The saga of the Kinglyck family begins among the people of the ancient tribe of the Picts
. They lived in the barony of Kinloch, which is located at the head of Rossie Loch in the parish of Collessie in Fife
. The surname Kinglyck belongs to the category of habitation
names, which are derived from pre-existing names for towns, villages, parishes, or farmsteads.
Early Origins of the Kinglyck family
The surname Kinglyck was first found in Fife
, where they held a family seat
from very ancient times, some say well before the Norman Conquest
and the arrival of Duke William at Hastings in 1066 A.D.
Early History of the Kinglyck family
This web page shows only a small excerpt of our Kinglyck research.Another 317 words (23 lines of text) covering the years 1102, 1296, 1st , 1685, 1st , 1700, 1680, 1744, 1766, 1st , 1691, 1699, 1676 and 1747 are included under the topic Early Kinglyck History in all our PDF Extended History products and printed products wherever possible.
Kinglyck Spelling Variations
Although Medieval Scotland
lacked a basic set of spelling rules, which meant that scribes recorded names according to their sounds it was not uncommon for the names of a father and son to be recorded differently. As a result, there are many spelling variations
of Scottish single names. Kinglyck has been written Kinlock, Kinloch, Kinlocke, Kinglake and others.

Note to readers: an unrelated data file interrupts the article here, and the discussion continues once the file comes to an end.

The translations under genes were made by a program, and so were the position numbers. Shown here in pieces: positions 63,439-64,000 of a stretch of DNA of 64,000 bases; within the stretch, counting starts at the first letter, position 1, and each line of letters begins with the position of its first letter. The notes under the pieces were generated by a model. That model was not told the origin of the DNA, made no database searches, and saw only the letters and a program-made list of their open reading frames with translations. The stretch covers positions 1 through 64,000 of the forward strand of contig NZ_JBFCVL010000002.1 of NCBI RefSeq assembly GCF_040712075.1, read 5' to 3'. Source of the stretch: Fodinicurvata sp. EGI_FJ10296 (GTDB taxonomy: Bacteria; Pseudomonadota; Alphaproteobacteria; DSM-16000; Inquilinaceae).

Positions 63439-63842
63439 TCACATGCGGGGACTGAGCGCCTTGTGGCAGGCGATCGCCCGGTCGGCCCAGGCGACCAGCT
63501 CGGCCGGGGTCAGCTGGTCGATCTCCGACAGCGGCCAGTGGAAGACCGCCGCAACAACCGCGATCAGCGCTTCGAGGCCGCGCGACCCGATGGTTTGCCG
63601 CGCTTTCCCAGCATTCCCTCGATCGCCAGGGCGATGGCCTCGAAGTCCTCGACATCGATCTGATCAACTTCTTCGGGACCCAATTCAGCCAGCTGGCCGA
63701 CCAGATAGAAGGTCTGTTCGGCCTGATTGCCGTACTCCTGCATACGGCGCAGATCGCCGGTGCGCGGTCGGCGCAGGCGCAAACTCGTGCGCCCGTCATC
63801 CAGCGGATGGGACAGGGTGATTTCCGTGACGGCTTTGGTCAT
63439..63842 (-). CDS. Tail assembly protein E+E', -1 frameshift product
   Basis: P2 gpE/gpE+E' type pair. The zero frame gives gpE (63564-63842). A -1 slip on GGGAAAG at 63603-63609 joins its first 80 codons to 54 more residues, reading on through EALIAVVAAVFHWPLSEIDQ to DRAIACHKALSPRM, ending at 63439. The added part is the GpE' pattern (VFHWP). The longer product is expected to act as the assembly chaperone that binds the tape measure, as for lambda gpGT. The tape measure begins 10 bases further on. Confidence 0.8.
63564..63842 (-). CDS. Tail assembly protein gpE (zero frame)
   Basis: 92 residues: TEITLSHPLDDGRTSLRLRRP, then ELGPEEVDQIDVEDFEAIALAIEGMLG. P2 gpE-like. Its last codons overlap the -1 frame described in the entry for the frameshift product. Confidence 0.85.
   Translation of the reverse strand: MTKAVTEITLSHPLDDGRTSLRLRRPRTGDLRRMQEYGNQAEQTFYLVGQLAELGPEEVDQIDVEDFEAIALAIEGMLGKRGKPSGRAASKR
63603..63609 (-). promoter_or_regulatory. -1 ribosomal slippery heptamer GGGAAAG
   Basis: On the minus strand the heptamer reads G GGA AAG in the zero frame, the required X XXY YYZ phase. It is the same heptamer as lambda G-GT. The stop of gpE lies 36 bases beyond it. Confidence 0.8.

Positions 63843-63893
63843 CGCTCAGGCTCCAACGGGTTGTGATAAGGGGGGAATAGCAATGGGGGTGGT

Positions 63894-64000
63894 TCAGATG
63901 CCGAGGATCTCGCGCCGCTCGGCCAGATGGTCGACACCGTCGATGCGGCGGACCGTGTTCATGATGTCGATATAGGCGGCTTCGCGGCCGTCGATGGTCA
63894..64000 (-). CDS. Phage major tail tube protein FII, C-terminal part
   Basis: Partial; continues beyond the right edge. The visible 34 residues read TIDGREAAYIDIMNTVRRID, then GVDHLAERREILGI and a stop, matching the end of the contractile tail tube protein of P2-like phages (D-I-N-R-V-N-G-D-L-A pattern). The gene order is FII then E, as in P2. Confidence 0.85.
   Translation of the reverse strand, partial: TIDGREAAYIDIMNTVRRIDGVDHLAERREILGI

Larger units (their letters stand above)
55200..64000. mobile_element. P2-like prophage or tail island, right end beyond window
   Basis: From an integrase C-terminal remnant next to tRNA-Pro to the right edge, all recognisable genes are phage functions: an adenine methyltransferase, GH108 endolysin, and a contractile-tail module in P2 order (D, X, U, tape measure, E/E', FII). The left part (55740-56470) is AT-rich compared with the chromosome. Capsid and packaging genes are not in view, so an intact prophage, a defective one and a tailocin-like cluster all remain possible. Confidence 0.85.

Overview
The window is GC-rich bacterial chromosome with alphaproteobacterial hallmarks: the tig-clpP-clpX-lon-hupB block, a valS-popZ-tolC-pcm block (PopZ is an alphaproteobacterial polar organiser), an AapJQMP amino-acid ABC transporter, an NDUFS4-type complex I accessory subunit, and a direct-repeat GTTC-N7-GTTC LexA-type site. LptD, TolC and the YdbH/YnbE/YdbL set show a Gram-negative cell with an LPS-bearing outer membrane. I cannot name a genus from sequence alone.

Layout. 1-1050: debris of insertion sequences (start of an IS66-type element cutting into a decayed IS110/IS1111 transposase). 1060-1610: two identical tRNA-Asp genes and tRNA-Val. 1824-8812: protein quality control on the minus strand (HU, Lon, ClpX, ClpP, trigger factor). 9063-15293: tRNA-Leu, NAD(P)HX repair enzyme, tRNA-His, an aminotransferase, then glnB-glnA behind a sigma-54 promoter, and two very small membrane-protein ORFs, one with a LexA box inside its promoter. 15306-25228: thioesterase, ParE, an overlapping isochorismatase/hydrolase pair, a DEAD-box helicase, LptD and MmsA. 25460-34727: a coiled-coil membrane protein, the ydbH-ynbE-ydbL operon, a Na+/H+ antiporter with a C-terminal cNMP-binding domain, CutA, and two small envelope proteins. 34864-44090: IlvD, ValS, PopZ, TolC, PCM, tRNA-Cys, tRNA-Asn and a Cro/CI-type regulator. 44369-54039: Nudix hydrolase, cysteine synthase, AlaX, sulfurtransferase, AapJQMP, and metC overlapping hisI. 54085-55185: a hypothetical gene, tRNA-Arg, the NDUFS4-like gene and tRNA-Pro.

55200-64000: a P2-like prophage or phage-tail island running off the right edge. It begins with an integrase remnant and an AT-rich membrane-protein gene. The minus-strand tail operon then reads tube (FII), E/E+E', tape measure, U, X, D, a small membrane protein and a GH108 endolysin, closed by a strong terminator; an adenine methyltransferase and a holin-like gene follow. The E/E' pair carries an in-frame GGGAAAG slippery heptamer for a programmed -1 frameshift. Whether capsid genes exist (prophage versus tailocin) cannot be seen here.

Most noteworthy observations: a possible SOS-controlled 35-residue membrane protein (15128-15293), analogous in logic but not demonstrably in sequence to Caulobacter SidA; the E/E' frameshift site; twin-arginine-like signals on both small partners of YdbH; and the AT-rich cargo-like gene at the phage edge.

Early Notables of the Kinglyck family (pre 1700)
Notable amongst the Clan
at this time was Sir David Kinloch, 1st Baronet
of Kinloch (c.
1700); Sir James Kinloch, 2nd Baronet
of Kinloch(c. 1680-1744); Sir James Kinloch, 3rd Baronet... Another 30 words (2 lines of text) are included under the topic Early Kinglyck Notables in all our PDF Extended History products and printed products wherever possible.
Migration of the Kinglyck family to Ireland
Some of the Kinglyck family moved to Ireland
, but this topic is not covered in this excerpt.Another 33 words (2 lines of text) about their life in Ireland is included in all our PDF Extended History products and printed products wherever possible.
Migration of the Kinglyck family to the New World and Oceana
Thousands of Scots left their home country to travel to Ireland
, or to cross the Atlantic for the North American colonies. The difficult crossing was an enormous hurdle, but those who survived found freedom and opportunity in ample measure. Some Scots even fought for their freedom in the American War of Independence
. This century, their ancestors have become aware of the illustrious history of the Scots in North America and at home through Clan
societies and other organizations. Passenger and immigration lists show many early and influential immigrants bearing the name Kinglyck: Patrick Kinloch, who came to Boston in 1687; Alexander Kinloch, who settled in Carolina in 1703; Cleland Kinloch, who came to South Carolina in 1799; James Kinloch, who settled in South Carolina in 1703.
The Kinglyck Motto
The motto was originally a war cry or slogan. Mottoes first began to be shown with arms in the 14th and 15th centuries, but were not in general use until the 17th century. Thus the oldest coats of arms generally do not include a motto. Mottoes seldom form part of the grant of arms: Under most heraldic authorities, a motto is an optional component of the coat of arms, and can be added to or changed at will; many families have chosen not to display a motto.
Motto: Non degener
Motto Translation: Not degenerated